2024年6月14日金曜日

FOREIGN THIEVES LIKELY BEHIND STOLEN JAPAN BONSAI AMID BOOM ABROAD - NAGOYA JAPAN

FOREIGN THIEVES LIKELY BEHIND STOLEN JAPAN BONSAI AMID BOOM ABROAD - NAGOYA JAPAN

@Jackie San


The soaring popularity of bonsai abroad has spurred a recent spate of thefts of the aesthetic plants across Japan for sale outside the country, with signs of foreign involvement.


Exports of bonsai, or miniaturized trees and other plants cultivated as a traditional Japanese art, have risen in recent years thanks to increased interest in Japan and relaxed restrictions. But the prized plants, often raised outdoors in pots, are especially susceptible to being stolen.


"Recently all anyone talks about in the industry is theft. It's unbearable," said Tatsuharu Takeshita, 72, who works at bonsai seller Koyoen in the central Japan city of Inazawa.


The shop has lost a total of 15 potted bonsai trees, which he painstakingly nurtured, in two incidents -- one last year and another in January in which thieves cut through a protective fence he had installed. The thefts occurred late at night, and in some cases, the stolen bonsai had been entrusted to his care by customers.


So far, 25 thefts in 11 prefectures have been confirmed, according to data collected since February 2023 by the Nippon Bonsai Growers Cooperative. There was also a case of theft involving a bonsai worth over 3 million yen.


In one incident on May 8, 2024, 33 bonsai potted trees with a total value of 18.8 million yen were stolen from a store in Kumamoto Prefecture, southwestern Japan.


Numerous eyewitness reports and other sources claim that the crimes were carried out by groups made up of foreign nationals. Stolen bonsai have turned up for sale on U.S. social media sites, the cooperative has said.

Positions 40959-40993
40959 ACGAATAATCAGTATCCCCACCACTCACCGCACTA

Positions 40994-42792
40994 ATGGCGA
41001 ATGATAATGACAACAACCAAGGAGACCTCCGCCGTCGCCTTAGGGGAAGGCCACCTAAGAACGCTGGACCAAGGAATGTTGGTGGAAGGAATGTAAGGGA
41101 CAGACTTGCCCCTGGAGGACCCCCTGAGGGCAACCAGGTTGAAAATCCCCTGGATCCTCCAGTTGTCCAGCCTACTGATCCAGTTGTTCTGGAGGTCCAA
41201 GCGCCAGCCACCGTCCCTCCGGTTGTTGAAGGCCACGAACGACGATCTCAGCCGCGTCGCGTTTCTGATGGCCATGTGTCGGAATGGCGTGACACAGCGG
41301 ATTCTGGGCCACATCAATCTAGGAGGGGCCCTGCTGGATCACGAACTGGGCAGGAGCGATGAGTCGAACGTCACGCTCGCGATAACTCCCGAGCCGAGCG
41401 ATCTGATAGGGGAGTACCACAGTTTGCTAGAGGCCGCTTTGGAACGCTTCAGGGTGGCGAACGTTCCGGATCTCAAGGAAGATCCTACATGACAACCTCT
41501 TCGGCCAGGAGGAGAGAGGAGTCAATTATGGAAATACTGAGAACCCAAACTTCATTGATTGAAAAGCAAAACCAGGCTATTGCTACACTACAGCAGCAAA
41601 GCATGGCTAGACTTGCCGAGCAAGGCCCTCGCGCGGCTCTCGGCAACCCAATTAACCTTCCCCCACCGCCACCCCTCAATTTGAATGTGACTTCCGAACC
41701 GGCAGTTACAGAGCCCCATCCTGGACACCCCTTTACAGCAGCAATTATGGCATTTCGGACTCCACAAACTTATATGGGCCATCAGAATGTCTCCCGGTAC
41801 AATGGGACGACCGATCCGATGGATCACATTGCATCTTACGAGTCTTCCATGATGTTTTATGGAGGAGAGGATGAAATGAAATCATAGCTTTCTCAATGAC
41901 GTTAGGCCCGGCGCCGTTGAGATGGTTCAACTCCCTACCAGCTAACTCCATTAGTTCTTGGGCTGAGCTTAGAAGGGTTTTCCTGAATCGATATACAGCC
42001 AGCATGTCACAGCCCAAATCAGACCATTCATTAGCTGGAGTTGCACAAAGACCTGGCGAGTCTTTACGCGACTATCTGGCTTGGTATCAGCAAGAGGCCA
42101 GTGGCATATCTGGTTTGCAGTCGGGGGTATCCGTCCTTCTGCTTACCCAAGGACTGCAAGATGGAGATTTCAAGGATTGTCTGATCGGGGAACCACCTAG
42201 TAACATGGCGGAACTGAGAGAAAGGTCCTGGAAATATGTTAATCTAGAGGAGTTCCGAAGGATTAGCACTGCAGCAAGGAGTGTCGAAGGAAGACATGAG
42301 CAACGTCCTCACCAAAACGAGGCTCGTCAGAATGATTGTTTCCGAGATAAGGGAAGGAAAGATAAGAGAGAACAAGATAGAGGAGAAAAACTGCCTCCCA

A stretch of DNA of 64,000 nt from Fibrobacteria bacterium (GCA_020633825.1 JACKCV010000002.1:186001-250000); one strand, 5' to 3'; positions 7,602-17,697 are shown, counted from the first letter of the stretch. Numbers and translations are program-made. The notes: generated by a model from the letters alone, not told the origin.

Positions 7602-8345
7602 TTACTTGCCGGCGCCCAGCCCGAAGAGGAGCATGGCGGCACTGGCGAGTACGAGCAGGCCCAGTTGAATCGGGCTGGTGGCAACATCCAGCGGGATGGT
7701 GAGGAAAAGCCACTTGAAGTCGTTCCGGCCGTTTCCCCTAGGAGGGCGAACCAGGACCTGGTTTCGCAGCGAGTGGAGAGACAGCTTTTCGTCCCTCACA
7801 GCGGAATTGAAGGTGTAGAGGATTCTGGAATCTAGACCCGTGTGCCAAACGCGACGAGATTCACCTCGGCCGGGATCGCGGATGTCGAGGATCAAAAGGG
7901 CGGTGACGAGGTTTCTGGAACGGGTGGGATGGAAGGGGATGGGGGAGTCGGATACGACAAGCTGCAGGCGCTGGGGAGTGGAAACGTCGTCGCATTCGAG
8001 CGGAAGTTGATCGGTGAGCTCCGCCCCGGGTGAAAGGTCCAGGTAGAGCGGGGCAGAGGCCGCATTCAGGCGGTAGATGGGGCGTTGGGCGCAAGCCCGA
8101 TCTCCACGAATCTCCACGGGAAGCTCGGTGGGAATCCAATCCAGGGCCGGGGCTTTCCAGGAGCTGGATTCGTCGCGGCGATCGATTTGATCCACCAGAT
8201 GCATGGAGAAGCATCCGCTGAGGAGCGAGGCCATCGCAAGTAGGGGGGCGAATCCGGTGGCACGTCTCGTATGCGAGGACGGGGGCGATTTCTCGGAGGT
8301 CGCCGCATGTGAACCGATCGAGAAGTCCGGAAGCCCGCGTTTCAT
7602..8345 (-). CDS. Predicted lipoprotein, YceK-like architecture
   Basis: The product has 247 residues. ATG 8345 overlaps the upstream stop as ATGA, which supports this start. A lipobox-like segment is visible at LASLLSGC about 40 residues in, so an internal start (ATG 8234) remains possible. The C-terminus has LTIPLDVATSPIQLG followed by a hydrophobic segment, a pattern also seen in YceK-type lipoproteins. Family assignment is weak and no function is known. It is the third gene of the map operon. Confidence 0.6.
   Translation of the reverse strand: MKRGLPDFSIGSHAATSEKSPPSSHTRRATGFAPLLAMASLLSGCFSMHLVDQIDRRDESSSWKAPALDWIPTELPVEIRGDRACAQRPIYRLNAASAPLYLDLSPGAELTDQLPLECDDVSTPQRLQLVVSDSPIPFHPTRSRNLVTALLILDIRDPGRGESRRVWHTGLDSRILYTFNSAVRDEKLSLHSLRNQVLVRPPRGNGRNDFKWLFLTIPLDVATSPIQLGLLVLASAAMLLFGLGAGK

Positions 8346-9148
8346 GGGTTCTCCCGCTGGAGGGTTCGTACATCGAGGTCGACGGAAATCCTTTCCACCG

Recent developments, such as the 2020 lifting of a ban on exporting Japanese black pine bonsai to the European Union, have significantly heightened overseas demand for the plants, according to the Japan External Trade Organization.


JETRO figures showed that the value of bonsai exports reached around 910 billion yen in 2023, 2.7 times the amount in 2020, with this year expected to be even higher.


Some businesses have successfully turned the tables on thieves. Local police in central Japan arrested three Vietnamese men in April and May on suspicion of stealing bonsai. The trees were traced after the owner put tracking devices on them, leading authorities to identify the group's base of operations.


Acknowledging the vulnerability to bonsai grown outdoors, a senior investigator called on businesses to step up security.


A Nippon Bonsai Association official, meanwhile, advised owners to "regularly take photos" of their bonsai to make it easier to prove ownership.

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@Jackie San


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